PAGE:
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Andy Mallalieu, Web Designer: Imagery Can Make or Break a Project

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This post is part of a series called Conversations With Creative Collaborators.
Conversations with Creative Collaborators: Dewi Lewis, Photo Book Publisher
Richard Pearson, Art Director: Creativity, Trust and Building a Shared Vision

Hey Andy, could you briefly explain your role as a web designer?

Hello, nice to meet you. Yes, I’m co-founder of Nine Sixty, a design and digital studio based in Manchester. I work along side Mark, a front-end developer. My roll on digital projects starts with the research and planning. I then work along side Mark to do the UX and create the wireframes. Once this is done I get creative with the designs, then Mark takes over and brings it all alive.

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How closely do you work with photographers, do you ever commission a photographer to take images for a project?

We’ve worked with various photographers over the years and built up some good relationships with them. Due to the clients' budget its not always possible to get a photographer involved but it’s always nice when you get some bespoke photography done for a project.

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Do you actively encourage clients to include photographic imagery on a site? If so, why?

We take each project as it comes. If we feel the project will benefit from photography then yes, we encourage it. We also stress the importance of good photography. Good imagery on a website can really make or break a project.

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When working on a site, do you have a say in image selection, or is that usually up to the client? 

Yes, we always like to get involved in each stage of the process. We usually shortlist a selection and then between us and the client we choose the final ones. Sometimes it’s a bit of 'trial and error' finding an image that works well with the designs; an image on its own might look great but when used in situ, say with some text over the top, it might not work so well.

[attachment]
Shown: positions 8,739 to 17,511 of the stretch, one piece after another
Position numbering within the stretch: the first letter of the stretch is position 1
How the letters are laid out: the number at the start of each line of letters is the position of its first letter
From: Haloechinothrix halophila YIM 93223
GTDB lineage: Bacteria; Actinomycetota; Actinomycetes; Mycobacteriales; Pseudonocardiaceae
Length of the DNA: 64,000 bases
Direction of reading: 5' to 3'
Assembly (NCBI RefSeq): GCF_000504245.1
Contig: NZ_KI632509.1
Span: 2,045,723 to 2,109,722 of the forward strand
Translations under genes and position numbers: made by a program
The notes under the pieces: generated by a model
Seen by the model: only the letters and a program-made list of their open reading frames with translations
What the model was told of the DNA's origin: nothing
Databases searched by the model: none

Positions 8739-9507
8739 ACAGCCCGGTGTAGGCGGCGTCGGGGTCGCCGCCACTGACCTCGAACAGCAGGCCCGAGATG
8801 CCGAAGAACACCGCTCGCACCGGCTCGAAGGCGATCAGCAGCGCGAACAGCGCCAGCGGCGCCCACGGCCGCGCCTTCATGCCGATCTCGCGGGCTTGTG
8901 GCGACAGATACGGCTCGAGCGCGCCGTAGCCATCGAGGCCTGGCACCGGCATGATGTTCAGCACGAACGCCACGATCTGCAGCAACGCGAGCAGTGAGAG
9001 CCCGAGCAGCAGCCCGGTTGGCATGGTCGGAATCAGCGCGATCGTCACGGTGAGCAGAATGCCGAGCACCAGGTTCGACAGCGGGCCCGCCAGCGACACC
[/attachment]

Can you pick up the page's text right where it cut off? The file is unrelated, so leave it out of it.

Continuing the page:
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What requirements do you have for imagery, either technically or aesthetically? 

During the design stage of a project we usually create moodboards for the type of imagery we’re after. We often use placeholders similar to the final shots to ensure everything sits well together and replace them once the photos have been taken. We also have to consider that the imagery will be used across multiple devices, as a result we try to ensure that the imagery is flexible enough to accommodate for this. 

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In your experience, does that vary from a photographers natural inclination of what to shoot and how to shoot it?

Yes it does, and it helps to have a good working relationship with photographers. You might have a certain photographer in mind that you’ve worked with before that you think would be perfect for the job. 

How do you think these requirements vary compared to use in print? 

You have more control with the imagery in print, as you can see exactly how the image with sit, in terms of crop and position. As I touched on earlier, imagery on a website might be seen on a large desktop, tablet or phone, so it needs to adapt and work well on all screen sizes. 

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What advice would you give to a photographer looking to get work used or commissioned for new sites?

Get in touch with agencies you feel would be a good match. Say hello, show them your work and keep in touch, so when a suitable job comes along you’re at the front of their mind.

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